11.Commends the agreement between UN and Myanmar and insists on the UNHCR being systematically involved in the work of the Joint Working Group ; supports the position of the High Commissioner for Refugees, who considers that, at present, the conditions are not in place to enable safe and sustainable returns from Bangladesh ; stresses the need to respect the principle of non-refoulement in all circumstances;

 

12.Draws to the attention to the authorities that accountability is a pre-condition for Rohingya to return to Myanmar ;

 

13.Underlines that Rohingyas are unlikely to return while their home towns are destroyed and repression and discrimination persists ; Supports the United Nations Development Programme (UNDP) and the Office of the United Nations High Commissioner for Refugees (UNHCR) in need of effective access and streamlined procedures to accessing entire tracts of Myanmar villages and undertaking area-based programmes that will help to create conditions suitable for voluntary returns and build social cohesion;

 

14.Reminds its support to the full implementation of the recommendations of the Advisory Commission on Rakhine State, notably on citizenship ;

 

15.Considers that the 1982 citizenship law provides fertile ground for division by introducing the iniquitous concept of different citizenship ‘statuses’ rendering Rohingya de facto stateless, as well as selective application, with multiple levels of bureaucracy and endemic corruption;

 

16.Welcomes the UN campaign to end statelessness by 2024 ; Recalls that the Rohingya are an integral part of the Burmese population and that they must therefore be recognized as such by law as recommended by the Advisory Commission;

 

17.  Condemns Aung San Suu Kyi recent declarations and clear lack of commitment to protect Rohingya, an integral part of the Burmese population, and to step up to put an end to the abuses committed by the military, police forces or radicalised groups of civilians ;

 

18.Recommends, in view of that long-last challenge, increasing EU resettlement quotas for Rohingya refugees who have been chronically displaced from Myanmar for decades in other parts of Southeast Asia;

 

19.Commands the EU Council decision following its recommendation for the extension to the existing embargo on arms and equipment on Myanmar ; remains vigilante to make sure cooperation is strictly limited to Human Right training, including with police forces and Border Guard Police (BGP) ;

 

20.Urges the Council to match its list of individual sanctions with the one of UN High Commissioner for Human Rights ;

 

21.Appreciates the constructive role played by Bangladesh under difficult circumstances; stresses that freedom of movement and the refugee statute are key to allowing access to basic services and education opportunities; recommends therefore the signing of the Convention Relating to the Status of Refugees (Geneva Convention) and the 1967 Protocol thereto, and the New York Convention relating to the Status of Stateless Persons ;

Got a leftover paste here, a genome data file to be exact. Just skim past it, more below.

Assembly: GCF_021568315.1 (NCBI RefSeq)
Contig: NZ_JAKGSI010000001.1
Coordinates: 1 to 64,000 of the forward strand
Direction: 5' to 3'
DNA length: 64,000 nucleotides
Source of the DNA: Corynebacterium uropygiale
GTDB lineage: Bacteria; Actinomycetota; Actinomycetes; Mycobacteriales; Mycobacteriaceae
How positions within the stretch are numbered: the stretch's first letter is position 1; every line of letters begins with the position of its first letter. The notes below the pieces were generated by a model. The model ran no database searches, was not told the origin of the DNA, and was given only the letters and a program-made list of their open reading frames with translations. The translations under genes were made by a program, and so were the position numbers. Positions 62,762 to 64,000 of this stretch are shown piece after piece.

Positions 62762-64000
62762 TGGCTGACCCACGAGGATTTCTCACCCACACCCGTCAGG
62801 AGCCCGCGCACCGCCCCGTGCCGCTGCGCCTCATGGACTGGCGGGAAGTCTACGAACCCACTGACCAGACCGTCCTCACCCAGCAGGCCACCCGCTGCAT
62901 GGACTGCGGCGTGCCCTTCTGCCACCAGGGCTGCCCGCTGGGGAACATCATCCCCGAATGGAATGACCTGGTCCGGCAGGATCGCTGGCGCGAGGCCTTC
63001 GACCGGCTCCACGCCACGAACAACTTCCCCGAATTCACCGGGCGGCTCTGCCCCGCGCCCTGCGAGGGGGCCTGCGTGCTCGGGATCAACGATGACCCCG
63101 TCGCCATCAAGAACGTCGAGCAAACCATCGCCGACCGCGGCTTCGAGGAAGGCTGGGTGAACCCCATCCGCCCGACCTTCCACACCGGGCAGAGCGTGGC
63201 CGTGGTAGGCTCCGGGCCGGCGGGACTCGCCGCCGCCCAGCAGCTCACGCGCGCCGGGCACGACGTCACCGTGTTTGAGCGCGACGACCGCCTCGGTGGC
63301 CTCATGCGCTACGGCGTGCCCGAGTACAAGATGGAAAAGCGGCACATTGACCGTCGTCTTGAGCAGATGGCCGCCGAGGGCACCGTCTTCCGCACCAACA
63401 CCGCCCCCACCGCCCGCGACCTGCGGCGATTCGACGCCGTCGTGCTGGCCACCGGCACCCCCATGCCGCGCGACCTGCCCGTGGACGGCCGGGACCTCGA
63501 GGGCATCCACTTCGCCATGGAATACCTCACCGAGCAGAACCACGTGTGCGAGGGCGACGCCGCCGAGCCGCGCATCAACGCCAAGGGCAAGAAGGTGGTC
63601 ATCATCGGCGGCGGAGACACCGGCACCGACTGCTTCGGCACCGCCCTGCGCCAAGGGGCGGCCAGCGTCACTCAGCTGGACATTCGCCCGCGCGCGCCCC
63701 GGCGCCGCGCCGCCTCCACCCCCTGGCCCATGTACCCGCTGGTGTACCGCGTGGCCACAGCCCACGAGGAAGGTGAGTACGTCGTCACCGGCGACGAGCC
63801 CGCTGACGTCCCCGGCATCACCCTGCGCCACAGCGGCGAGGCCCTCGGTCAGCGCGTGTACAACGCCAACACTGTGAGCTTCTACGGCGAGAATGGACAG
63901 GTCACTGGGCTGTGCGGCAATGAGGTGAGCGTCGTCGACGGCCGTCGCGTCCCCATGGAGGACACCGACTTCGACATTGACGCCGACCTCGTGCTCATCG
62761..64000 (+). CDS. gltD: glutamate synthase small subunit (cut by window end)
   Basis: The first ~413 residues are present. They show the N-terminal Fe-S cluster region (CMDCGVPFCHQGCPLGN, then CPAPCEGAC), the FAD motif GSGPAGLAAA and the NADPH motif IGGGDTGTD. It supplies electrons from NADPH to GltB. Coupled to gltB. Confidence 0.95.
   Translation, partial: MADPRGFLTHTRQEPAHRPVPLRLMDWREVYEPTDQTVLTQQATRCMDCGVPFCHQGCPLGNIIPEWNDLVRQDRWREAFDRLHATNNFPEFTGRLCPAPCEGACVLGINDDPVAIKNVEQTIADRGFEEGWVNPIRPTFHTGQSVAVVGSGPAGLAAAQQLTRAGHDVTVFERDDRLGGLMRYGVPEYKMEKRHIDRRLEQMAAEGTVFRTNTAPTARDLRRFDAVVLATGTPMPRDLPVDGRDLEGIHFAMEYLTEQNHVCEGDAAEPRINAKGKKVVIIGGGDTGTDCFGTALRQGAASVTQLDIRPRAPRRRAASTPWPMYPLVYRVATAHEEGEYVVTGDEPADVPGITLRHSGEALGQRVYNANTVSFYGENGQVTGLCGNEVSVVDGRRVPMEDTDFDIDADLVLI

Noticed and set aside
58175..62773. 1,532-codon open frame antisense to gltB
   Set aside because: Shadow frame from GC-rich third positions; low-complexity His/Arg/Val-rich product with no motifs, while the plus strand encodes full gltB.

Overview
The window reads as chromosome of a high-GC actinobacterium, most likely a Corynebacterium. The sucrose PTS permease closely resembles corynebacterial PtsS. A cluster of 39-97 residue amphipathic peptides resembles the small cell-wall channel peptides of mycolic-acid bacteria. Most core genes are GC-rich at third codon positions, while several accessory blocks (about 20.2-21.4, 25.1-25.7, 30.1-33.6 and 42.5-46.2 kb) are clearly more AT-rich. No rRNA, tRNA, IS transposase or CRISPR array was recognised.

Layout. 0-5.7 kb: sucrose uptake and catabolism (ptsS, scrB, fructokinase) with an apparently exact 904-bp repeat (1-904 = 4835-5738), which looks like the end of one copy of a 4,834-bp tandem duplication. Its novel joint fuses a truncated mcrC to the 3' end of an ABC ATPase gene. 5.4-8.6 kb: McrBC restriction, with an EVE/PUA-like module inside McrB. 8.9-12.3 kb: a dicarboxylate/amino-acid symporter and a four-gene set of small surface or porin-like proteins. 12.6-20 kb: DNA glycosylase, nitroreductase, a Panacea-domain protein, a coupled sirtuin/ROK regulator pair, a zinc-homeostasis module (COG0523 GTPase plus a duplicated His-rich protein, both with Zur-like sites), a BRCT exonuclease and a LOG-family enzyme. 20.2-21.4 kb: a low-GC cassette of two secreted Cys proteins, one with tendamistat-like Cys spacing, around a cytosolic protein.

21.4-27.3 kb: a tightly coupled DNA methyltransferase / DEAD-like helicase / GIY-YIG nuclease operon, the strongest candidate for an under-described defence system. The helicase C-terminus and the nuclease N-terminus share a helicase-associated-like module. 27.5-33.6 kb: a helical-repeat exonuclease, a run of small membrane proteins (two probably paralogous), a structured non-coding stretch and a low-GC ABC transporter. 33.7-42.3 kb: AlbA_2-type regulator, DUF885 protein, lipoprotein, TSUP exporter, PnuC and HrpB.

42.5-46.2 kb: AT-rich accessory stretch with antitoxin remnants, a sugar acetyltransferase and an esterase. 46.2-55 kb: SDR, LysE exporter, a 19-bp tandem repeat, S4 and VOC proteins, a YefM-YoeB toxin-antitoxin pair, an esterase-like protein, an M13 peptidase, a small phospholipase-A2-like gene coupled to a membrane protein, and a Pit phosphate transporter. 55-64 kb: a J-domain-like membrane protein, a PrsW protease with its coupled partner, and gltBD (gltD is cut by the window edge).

22.Reiterates its call on the Commission to consider consequences in the context of the trade preferences Myanmar enjoys and recommends the launch of an investigation under the mechanisms provided for in the Everything But Arms provision; urges the Council to consider this measure;

 

23.Calls on Myanmar/Burma to ratify five of the eight key agreements already signed, in particular the Convention against Torture and Other Cruel, Inhuman or Degrading Treatment or Punishment, the International Covenant on Economic, Social and Cultural Rights and the Optional Protocol to the Convention on the Rights of the Child ;

 

24.Invites Japanese authorities to investigate into the Kirin case to attest the full respect of the clause that explicitly prohibits the use of Myanmar Brewery funds for military purposes and the United Nations Guiding Principles on Business and Human Rights ; reminds that companies must identify and assess their potential or actual human rights impacts by undertaking a risk-based due diligence analysis ;

 

25.Calls on all companies on ground to act responsibly and disclose the steps they take to avoid contributing to human rights violations in a high-risk environment;

 

26.Supports the work of the United Nations Intergovernmental Working Group "to develop an international legally binding instrument that regulates, within the framework of international human rights law, the activities of transnational corporations and other companies"; urges the EU institutions and the Member States to work fully towards this objective, in particular its binding nature;

 

27.Instructs its President to forward this resolution to the Council, the Commission, the Vice President of the Commission / High Representative of the Union for Foreign Affairs and Security Policy, the governments and parliaments of the Member States, the Government of Myanmar/Burma, the ASEAN Member States, the Secretary-General of the United Nations and the General Assembly of the United Nations.  

 

Last updated: 11 September 2018Legal notice